New service allows anonymous users to rent out your hard drive
With cloud storage widely available, perfectly functional streaming media services abundant and affordable, and PlayStation Now kicking off the eventual trend of streaming games, we’re living in the era of the cloud. Whereas customers rely on big corporations to provide their cloud-based service, a new service — Storj — is relying on regular people to become the cloud. It wants to rent out space on your hard drive or SSD to customers.
Using end-to-end encryption, the peer-to-peer network stores other people’s files on your drive — it literally transfers the data to and from your drive. The service works through a simple app: drag a file you wish to store or retrieve and drop it where you want it go. The benefit of using Storj is that customers don’t rely on a third-party data provider, and the company claims that its method of peer-to-peer cloud storage increases security in that it decreases common data failures — for example, a random person is likely not the target of a hacker group DDoSing central servers.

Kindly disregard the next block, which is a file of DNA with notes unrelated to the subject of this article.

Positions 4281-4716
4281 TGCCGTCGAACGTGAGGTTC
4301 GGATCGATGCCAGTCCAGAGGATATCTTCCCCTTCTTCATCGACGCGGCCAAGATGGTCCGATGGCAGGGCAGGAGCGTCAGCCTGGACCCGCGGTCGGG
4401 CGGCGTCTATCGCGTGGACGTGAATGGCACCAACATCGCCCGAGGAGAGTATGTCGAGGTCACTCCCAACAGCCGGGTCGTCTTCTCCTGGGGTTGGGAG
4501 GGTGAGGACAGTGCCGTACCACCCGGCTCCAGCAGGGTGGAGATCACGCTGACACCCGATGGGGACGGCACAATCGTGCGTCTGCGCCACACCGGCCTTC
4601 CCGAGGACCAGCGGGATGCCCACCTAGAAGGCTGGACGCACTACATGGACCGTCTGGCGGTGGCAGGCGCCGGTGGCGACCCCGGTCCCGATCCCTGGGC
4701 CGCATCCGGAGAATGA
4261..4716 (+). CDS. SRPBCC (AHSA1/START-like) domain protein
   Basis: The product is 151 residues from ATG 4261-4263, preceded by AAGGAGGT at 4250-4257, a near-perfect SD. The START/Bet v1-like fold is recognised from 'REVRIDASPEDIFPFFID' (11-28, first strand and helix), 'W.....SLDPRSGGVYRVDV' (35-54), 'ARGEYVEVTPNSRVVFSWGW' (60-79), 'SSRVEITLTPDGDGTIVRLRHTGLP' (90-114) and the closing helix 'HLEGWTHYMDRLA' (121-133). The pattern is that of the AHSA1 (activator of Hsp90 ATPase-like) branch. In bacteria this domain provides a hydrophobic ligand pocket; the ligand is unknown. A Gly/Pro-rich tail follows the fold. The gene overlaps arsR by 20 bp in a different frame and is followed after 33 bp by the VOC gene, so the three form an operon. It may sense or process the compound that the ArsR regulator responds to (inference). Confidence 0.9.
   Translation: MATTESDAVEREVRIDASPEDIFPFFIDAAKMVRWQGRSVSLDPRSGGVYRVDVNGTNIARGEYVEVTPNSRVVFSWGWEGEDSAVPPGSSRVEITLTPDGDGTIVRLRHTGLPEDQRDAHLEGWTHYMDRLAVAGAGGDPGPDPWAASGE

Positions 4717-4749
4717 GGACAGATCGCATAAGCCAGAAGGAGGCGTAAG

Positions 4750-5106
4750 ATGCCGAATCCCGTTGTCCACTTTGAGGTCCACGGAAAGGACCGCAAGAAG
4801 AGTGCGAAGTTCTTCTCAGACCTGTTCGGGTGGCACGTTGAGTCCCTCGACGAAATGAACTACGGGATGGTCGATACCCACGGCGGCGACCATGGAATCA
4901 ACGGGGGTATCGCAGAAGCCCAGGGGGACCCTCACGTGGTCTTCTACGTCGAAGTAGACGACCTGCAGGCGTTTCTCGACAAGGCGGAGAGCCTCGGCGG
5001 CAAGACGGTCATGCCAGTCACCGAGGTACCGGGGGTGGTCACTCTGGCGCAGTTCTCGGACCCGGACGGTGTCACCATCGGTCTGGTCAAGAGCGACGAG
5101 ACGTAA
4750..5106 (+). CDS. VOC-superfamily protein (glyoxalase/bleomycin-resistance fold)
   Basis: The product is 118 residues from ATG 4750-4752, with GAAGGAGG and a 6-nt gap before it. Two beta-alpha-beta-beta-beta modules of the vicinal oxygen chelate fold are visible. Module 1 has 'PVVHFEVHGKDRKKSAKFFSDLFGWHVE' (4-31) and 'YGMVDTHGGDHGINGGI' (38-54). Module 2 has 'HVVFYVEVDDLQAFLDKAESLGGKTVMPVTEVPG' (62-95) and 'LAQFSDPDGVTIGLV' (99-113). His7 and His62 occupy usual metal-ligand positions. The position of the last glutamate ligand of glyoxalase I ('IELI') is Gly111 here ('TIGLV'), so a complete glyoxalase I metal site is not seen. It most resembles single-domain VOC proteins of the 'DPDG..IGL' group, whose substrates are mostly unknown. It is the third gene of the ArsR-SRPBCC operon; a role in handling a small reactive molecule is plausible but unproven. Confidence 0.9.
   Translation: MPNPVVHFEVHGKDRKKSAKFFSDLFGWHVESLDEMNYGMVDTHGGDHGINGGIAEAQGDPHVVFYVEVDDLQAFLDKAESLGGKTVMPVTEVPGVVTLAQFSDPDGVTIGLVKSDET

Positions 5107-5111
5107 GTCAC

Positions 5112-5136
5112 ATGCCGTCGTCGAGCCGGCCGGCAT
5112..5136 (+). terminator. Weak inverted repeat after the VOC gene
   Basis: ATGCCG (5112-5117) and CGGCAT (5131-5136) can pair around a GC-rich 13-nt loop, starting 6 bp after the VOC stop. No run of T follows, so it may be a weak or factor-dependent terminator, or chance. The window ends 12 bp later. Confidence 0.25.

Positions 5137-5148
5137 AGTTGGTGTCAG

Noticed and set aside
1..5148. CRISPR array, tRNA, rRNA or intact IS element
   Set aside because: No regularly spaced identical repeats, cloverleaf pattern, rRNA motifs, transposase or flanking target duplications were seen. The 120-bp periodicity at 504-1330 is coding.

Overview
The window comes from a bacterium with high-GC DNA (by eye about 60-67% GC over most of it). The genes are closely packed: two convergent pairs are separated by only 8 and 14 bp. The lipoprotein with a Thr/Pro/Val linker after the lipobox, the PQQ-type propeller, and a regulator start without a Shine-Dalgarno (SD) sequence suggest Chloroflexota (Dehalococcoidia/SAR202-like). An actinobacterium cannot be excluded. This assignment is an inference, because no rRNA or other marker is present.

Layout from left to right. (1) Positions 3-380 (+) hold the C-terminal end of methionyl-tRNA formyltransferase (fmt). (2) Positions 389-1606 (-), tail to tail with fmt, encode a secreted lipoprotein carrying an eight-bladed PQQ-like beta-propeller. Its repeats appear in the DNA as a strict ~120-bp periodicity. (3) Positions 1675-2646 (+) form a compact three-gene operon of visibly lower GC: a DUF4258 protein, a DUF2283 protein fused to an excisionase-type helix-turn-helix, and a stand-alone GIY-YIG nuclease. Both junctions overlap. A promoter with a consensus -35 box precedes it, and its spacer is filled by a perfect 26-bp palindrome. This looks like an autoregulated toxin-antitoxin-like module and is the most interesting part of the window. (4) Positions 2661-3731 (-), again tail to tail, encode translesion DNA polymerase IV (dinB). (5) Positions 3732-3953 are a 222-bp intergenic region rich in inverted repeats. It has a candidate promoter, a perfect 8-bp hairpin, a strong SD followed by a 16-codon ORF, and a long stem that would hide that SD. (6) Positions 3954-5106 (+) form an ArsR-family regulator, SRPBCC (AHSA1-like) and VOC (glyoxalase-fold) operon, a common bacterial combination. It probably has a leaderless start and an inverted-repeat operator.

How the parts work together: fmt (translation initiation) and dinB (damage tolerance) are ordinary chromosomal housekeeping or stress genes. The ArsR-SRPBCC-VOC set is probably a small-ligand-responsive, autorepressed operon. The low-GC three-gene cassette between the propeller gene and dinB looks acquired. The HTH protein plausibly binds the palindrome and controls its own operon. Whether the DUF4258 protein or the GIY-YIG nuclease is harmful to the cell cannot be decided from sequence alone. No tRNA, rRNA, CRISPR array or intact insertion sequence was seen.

The way Storj actually stores and transfers data is similar to the way torrents work. A file-sharing app breaks a file down into small pieces, encrypts each piece with a hash, and then the pieces are distributed throughout the network. When the stored files are called for retrieval, hash chains are used to verify the consistency of the pieces to put them back together. There are multiple hash chains, so if the integrity of one is damaged, another will be ready to go.
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